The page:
I had an abortion when Roe v. Wade had just been made a law, and I was encouraged by the feminism movement that I could do it legally. I believed the lies they spread—that I would not suffer by having one and that the baby wasn't really a baby yet, just a blob of cells. I also was in an unstable relationship with the baby's father, and I was not sure that he would be there to help me raise our child. Plus, I was only 17 at the time and believed I would not be able to leave home if I had a baby. I had just graduated high school and wanted to get away because of my poor relationship with my dad. The doctor who performed the abortion did not want to do it. It was August 1972 when it happened, so Roe v. Wade was not actually in effect yet. He was not kind to me. During the procedure he perforated my uterus, causing me to need surgery to repair the perforation. That wound nearly took away my ability to have more children.
After the abortion, I had to stay in the hospital for a week to heal from the surgery, but I felt like I deserved it for killing my baby. I went into a deep depression, fueled by my parents’ lack of kindness toward me, especially my father, who wouldn't speak to me. I was so distressed that I considered killing myself in my family's bathtub by slitting my wrists. I couldn't bring myself to do it, so I moved out of the house and in with some friends. I got a job and tried to put it behind me, but I couldn't. It was a torment in my mind, heart, and soul every day. Finally, I went to California when I turned 18 to be with the baby's father.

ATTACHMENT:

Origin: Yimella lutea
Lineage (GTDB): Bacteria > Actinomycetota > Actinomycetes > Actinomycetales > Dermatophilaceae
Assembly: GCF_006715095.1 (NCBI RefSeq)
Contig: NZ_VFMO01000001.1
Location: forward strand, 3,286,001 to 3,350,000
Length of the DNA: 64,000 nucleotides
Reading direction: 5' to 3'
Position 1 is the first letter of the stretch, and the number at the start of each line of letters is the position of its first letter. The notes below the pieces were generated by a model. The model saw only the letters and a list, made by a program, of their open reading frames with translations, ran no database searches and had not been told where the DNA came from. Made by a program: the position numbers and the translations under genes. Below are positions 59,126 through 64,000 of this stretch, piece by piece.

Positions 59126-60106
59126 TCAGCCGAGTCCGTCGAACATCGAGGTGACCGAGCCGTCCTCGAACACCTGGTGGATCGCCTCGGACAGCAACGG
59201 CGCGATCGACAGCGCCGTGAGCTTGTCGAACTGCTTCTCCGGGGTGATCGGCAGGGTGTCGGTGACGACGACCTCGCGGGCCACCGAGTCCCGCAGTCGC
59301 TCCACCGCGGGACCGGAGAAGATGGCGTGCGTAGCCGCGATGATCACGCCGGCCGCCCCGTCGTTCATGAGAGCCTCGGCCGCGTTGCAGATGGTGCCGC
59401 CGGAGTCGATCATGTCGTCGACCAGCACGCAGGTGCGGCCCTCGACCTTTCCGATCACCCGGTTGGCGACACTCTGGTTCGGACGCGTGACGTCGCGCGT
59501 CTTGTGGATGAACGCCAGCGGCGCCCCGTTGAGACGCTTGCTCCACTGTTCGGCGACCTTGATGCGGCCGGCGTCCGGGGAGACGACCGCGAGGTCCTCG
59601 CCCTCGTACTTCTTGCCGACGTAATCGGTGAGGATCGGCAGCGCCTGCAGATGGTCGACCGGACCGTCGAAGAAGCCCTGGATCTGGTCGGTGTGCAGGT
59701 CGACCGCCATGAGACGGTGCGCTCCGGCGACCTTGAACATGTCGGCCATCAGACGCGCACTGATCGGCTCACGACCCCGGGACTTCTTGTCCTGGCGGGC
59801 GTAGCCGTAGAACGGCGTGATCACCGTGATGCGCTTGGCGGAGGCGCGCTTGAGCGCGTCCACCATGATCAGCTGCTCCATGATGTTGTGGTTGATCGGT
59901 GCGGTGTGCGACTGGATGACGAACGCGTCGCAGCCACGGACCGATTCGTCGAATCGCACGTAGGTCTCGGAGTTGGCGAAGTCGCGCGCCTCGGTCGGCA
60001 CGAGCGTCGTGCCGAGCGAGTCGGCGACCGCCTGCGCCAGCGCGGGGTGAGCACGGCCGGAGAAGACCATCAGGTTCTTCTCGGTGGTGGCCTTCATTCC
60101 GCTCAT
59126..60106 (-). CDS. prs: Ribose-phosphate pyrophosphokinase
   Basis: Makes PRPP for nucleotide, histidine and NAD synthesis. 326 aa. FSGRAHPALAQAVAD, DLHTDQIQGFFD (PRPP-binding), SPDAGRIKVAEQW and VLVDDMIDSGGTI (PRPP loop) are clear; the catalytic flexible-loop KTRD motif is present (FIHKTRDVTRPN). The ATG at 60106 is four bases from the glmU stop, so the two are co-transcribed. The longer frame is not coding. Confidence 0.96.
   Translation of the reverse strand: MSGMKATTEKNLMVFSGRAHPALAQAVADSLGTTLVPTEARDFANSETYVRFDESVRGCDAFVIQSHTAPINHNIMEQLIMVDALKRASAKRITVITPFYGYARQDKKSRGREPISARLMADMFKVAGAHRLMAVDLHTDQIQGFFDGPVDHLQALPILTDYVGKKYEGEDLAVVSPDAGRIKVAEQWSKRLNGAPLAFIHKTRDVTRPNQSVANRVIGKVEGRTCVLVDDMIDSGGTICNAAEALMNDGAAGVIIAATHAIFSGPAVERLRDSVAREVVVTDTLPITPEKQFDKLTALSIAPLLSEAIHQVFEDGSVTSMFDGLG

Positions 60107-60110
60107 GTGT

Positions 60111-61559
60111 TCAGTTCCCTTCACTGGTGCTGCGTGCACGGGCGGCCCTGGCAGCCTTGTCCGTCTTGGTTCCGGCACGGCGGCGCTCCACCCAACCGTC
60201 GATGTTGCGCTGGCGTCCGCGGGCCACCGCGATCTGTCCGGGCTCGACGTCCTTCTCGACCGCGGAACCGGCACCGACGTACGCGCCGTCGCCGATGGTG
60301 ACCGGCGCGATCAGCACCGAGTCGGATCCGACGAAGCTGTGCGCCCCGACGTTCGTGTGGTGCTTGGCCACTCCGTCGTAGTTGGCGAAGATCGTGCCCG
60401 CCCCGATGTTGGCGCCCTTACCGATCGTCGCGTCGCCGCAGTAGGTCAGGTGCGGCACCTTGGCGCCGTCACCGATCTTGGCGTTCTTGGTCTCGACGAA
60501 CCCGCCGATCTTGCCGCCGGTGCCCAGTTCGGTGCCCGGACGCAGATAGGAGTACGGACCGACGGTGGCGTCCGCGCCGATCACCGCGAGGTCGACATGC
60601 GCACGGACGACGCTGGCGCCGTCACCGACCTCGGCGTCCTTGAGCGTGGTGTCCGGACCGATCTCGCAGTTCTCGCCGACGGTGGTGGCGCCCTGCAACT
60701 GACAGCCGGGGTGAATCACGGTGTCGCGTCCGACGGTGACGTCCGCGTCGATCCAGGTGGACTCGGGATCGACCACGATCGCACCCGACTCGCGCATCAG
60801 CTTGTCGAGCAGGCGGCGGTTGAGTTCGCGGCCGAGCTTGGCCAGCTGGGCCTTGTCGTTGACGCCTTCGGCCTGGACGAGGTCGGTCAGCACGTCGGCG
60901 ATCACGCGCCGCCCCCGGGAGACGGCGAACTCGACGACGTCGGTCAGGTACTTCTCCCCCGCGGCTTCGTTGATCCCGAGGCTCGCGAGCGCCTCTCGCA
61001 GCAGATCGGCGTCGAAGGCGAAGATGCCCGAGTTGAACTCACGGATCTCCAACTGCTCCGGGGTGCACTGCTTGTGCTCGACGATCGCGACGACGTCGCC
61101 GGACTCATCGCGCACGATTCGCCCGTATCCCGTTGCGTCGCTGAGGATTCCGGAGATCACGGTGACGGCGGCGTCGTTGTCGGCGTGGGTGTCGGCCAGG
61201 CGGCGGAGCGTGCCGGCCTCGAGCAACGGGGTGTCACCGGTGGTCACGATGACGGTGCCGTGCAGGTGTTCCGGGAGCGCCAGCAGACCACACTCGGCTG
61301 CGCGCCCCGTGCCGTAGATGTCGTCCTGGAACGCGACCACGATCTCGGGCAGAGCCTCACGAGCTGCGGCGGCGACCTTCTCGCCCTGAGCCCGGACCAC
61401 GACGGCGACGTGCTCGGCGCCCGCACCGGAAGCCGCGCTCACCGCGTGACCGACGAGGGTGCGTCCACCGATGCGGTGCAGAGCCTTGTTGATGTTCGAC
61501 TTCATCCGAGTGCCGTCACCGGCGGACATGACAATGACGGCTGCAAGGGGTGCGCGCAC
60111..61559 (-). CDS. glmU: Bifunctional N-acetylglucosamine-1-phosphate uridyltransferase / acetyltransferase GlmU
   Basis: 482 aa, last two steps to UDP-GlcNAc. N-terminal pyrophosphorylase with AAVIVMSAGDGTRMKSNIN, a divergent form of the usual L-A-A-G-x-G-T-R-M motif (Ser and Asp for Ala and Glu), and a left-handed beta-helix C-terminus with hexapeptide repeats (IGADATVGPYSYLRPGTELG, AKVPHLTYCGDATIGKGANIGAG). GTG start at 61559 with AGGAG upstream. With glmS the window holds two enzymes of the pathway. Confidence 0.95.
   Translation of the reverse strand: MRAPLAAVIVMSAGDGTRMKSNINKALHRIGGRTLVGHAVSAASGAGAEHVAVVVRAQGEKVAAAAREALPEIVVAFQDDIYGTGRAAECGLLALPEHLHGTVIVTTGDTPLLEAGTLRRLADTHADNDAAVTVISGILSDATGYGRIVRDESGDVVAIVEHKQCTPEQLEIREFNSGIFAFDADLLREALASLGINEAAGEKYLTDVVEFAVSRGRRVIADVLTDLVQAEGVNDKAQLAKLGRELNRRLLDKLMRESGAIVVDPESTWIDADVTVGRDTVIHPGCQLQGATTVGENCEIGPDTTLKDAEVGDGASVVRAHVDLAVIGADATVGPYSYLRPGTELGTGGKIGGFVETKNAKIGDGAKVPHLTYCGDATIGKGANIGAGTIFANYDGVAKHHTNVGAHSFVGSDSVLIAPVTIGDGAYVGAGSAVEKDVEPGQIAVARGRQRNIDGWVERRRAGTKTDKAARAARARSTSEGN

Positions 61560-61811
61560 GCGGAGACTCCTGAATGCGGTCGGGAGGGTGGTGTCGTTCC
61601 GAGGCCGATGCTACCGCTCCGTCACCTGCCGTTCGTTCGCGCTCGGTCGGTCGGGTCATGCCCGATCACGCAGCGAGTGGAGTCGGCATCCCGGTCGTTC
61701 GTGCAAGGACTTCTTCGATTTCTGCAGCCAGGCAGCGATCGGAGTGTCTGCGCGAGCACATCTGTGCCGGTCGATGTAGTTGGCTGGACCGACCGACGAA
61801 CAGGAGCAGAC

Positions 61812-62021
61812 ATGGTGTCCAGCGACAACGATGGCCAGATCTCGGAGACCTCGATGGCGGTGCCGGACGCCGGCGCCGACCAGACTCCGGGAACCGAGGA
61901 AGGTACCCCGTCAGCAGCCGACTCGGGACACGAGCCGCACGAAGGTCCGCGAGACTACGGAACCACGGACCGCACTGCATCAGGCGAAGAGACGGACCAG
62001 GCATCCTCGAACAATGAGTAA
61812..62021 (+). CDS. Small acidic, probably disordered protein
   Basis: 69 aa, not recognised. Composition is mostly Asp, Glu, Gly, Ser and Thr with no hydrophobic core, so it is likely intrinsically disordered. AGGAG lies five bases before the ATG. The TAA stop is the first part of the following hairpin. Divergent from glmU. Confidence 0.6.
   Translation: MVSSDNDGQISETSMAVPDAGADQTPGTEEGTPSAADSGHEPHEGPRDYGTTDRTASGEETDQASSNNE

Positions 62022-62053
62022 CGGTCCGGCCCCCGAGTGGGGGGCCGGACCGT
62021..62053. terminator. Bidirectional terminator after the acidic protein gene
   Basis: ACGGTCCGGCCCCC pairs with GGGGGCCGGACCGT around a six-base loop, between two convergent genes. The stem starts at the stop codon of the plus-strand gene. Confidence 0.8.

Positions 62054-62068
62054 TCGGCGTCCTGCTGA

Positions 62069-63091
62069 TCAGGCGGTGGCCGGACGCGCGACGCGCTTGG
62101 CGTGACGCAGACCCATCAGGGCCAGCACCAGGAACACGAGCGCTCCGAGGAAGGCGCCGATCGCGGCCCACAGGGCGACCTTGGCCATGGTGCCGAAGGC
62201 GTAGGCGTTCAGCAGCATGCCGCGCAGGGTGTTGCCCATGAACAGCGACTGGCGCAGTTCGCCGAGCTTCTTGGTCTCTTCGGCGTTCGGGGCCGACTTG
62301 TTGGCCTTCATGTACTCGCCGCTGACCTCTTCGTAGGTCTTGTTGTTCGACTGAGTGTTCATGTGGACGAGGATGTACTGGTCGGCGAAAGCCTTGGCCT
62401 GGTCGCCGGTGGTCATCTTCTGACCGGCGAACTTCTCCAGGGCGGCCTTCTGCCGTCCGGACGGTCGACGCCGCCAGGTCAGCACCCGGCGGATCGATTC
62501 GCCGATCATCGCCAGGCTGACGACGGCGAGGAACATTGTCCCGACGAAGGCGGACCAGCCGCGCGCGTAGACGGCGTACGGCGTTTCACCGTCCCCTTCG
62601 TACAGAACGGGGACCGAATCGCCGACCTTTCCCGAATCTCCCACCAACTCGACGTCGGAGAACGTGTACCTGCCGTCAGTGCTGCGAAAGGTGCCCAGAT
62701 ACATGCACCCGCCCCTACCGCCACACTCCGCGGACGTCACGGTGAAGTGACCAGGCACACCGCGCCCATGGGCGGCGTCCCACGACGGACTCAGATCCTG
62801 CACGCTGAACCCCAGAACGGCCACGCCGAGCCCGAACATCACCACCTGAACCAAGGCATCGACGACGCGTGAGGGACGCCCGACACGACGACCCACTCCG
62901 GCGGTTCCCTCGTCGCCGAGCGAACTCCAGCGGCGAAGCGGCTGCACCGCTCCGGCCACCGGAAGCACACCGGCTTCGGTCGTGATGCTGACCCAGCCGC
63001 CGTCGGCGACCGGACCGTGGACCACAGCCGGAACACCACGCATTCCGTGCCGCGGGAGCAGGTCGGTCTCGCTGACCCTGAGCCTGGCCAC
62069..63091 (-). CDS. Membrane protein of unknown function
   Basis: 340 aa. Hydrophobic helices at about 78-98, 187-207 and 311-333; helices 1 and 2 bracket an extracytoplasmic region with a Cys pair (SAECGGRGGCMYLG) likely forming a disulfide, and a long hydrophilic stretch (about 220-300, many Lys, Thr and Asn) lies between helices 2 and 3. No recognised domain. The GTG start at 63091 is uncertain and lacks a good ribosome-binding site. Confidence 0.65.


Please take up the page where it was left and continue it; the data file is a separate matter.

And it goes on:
A year later, we married, and God blessed us with two sons before I had my tubes tied, because I had difficulty carrying them to term. They are grown now and, with their wives, have given us four beautiful granddaughters. I am so grateful that I was able to bear my sons. They have been the joy of my life.
After years of living with the pain and guilt of what I had done, I was able to find some healing and acceptance through my church. I am compelled to share my story, because I want young women and girls considering abortion to know that, if they choose abortion, they probably won't ever really get over it. I want them to know the consequences of this horrific sin, so they can have all the information. Maybe it will help save an innocent life.